5 Washington Motorcycle Laws You Might Not Be Aware Of

Sep 12, 2018 | Featured, Motorcycle Laws | 0 comments

Motorcycle Laws You Might Not Be Aware Of

Riding a motorcycle responsibly and safely means abiding by all the rules and regulations of the road. These laws were put in place to ensure the safety of both the motorcycle rider and surrounding motorists.

Staying in compliance with the law not only increases the odds of not getting into an accident, but it also helps you avoid expensive citations, which can cost hundreds of dollars and potentially raise your insurance rates.

There is a third reason why all motorcycle riders should make a conscious effort to adhere to the law: comparative negligence.


Comparative Negligence

Washington State recognizes comparative negligence when it comes to personal injury law cases. This means that if the plaintiff was careless or negligent, they must share some of the responsibility for their injuries. This can translate into a lowered amount awarded as compensatory damages.

If you are in an accident while splitting lanes, it could have an adverse effect upon the outcome of your claim. At Evergreen Motorcycle Attorneys, we want to share five Washington motorcycle laws that you might not be aware of:


Lane Splitting is Still Illegal

In 2017, Washington State Legislators attempted to make lane splitting legal. Lane splitting is when a motorcyclist drives between two moving vehicles on a city street. Most people heard of the attempt to repeal the lane splitting law and automatically assumed that it was going to pass.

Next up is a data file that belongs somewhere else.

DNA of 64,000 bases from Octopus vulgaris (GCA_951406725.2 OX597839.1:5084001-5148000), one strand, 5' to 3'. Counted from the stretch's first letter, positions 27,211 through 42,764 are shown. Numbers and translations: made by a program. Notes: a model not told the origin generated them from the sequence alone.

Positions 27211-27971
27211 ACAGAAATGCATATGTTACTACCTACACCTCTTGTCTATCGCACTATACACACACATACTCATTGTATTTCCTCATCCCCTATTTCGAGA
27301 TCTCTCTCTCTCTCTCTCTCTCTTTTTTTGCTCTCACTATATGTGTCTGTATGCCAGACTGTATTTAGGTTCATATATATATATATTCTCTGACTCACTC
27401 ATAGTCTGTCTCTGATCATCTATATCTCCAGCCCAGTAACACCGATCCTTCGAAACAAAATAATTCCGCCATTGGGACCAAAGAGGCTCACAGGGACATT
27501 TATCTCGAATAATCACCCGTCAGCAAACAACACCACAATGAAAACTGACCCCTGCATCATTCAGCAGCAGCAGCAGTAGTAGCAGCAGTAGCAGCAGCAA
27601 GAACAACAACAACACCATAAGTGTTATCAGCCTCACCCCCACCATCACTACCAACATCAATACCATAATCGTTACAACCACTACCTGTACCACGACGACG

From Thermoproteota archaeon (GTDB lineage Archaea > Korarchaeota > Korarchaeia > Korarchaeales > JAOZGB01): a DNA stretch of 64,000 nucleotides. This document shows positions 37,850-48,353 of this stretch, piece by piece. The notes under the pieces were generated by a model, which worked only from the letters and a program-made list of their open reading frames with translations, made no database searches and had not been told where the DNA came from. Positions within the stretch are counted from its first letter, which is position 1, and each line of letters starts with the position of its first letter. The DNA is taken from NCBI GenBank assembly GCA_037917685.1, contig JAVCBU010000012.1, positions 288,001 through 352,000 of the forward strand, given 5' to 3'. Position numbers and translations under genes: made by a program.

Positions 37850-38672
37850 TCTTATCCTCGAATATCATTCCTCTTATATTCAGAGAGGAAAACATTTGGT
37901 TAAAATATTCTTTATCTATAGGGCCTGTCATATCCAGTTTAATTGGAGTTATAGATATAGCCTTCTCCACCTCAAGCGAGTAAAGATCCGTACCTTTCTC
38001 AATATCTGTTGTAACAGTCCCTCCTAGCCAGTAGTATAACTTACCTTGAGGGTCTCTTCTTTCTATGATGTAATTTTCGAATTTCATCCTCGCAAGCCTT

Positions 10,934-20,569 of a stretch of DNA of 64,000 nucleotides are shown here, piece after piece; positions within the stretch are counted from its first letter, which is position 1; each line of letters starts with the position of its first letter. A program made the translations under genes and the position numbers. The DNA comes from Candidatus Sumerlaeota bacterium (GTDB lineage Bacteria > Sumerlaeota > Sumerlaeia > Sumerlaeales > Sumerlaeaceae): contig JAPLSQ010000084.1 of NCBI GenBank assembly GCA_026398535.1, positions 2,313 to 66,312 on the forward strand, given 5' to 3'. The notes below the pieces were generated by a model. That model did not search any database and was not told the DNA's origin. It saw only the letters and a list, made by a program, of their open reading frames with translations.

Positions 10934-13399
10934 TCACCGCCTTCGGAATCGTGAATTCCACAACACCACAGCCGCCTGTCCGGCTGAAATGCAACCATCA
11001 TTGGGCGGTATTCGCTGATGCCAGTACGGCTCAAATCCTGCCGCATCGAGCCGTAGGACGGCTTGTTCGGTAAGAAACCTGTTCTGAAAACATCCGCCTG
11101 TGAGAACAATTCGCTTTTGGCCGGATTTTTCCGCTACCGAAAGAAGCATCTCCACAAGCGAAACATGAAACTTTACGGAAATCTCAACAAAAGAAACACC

Motorcycle License and Registration Requirements

Before you’re allowed to register a motorcycle, you will need to have a valid driver’s license that has a motorcycle endorsement, which is the addition of a credential to your existing license. The endorsement states that you have taken the requisite training/tests and are legally allowed to ride a motorcycle.

There are two ways of going about this:

  1. Go to the DMV and take a riding skills and knowledge test.
  2. Take and successfully complete a motorcycle riding course.

After you have your license, you can now register your bike.  Head on down to the DMV and bring with you your license (with endorsement), proof of ownership of your bike, and a filled-out odometer disclosure statement. Once you get your license plate, it must be displayed in the proper place on the bike.


Red Lights

Most red lights nowadays have special sensors built into the ground. They can tell when a car is waiting at a red light and will adjust the timing accordingly. The problem with these sensors is that they sometimes have a hard time detecting motorcycles because they are so lightweight as compared to a car.

In this situation, a rider could legally proceed through a red light under certain circumstances that include:

  1. They have come to a complete stop at the red light
  2. They have waited for at least one light cycle.
  3. Riders may not violate the right-of-way of other pedestrians or vehicles.


Helmet and Noise Laws

Helmets must be worn at all times when riding on a motorcycle.  State highways, city streets, and country roads all require a rider to have a helmet on.  Wearing a helmet can literally mean the difference between life and death when involved in a motorcycle accident.

Washington State also has a muffler noise law. Washington Administrative Code § 173-62-030 states that the mufflers of a bike cannot exceed 78 dBA at speeds of 45mph or less or over 82 dBA for speeds over 45 mph.


Motorcycle Injury Law Firm in Tacoma

If you have any questions about the law as it pertains to motorcyclists or were injured in an accident, give us a call at (253) 472-6000. At Evergreen Motorcycle Attorneys, we aggressively advocate on behalf of bike riders who have sustained injuries in accidents.

Many of our attorneys are life-long motorcycle riders themselves and share the same passion for two wheels on the open road that you do.  Contact us today to speak to an attorney regarding your case.